The hinge for my entire life as I know it can be traced back to a sunny mid afternoon in early spring going home on the school bus at the age of twelve. The headphones pulverising the eardrums of the boy sitting next to me were spewing out tinny ghostly breaths of a sound that I had never heard before; Nirvana.

My passion for this Seattle-based band turned into an obsession with the grunge scene of the mid nineties, and as I grew older this obsession slowly turned into a deep love of music. I use to desperately try to play the bass guitar and joined various bands throughout my teens, but never found the same passion and enthusiasm as most musicians do for their instruments; I liked the technical bit.

I thought the coolest guy in the room was standing at the back shrouded in darkness, except for the faint glow of the desk lights making him look like he was in the Bohemian Rhapsody video. Positioned behind one of the biggest desk I’d ever seen, with what looked like thousands of tiny knobs and buttons, and apparently knew what all of them did. I had finally found my calling; I too was going to discover the secrets of which these knobs and buttons held. I wanted to explore the possibilities of making that band on stage sound loud, quiet, hard, soft, happy or sad. The guy with absolutely no qualifications except for a CV as long as his arm filled with some of my favourite bands of all time. This guy, was the sound guy.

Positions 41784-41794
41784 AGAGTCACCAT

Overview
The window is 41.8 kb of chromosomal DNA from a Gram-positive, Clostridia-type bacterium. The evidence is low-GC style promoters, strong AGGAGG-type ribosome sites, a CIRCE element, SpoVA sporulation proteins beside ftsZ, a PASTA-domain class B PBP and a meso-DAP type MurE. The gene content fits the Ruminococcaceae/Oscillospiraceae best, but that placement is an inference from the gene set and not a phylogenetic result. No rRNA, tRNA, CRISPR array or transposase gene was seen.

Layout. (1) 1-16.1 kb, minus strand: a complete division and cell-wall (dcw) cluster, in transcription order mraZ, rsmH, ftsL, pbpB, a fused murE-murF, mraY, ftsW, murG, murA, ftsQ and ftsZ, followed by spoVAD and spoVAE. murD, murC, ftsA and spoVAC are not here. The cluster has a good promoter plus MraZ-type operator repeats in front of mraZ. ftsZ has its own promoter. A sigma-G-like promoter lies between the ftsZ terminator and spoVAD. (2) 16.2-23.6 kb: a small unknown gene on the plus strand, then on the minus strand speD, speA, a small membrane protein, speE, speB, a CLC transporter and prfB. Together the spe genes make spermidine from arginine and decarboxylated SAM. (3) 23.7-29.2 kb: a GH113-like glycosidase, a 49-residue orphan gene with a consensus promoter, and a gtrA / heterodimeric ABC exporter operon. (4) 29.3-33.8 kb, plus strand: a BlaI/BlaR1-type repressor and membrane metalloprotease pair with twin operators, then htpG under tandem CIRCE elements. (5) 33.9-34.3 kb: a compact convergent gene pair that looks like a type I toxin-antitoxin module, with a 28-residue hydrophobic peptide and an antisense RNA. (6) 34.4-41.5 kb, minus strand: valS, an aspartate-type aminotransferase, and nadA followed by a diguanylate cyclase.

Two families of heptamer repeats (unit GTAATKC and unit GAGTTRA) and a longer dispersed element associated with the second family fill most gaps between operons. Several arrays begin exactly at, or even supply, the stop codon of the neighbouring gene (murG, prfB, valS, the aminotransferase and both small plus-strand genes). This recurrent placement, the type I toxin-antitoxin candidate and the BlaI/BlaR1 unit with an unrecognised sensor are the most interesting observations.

With the path ahead firmly imprinted on my young impressionable mind, I set out on road to rock ‘n’ roll. Over the past decade I found my self mixing for my of the most influential acts in the UK including Amy Winehouse, Seasick Steve, Corinne Bailey Rae, and many others on some of the biggest festivals, TV shows, and venues all over the world. Most recently I have been exclusively working with La Roux, and during my time with them I used the downtime wisely and wrote a book. ‘Live Audio: the art of mixing a show’ was released worldwide at the beginning of January 2011. I write a monthly column in Audio Pro International that has a very healthy international readership.

Most recently I have put together some workshops and seminars exploring the creative side of mixing. Mixing live sound can be like painting a sonic picture, and as the equipment we use becomes more refined, it is even more important to appreciate the art behind live audio. ‘The Art of Mixing a Show’ is specifically design to talk about the fundamental ideas behind mixing and how to be creative with them in the otherwise very uncompromising world of live audio.

*Picture taken from Revolution Come and Gone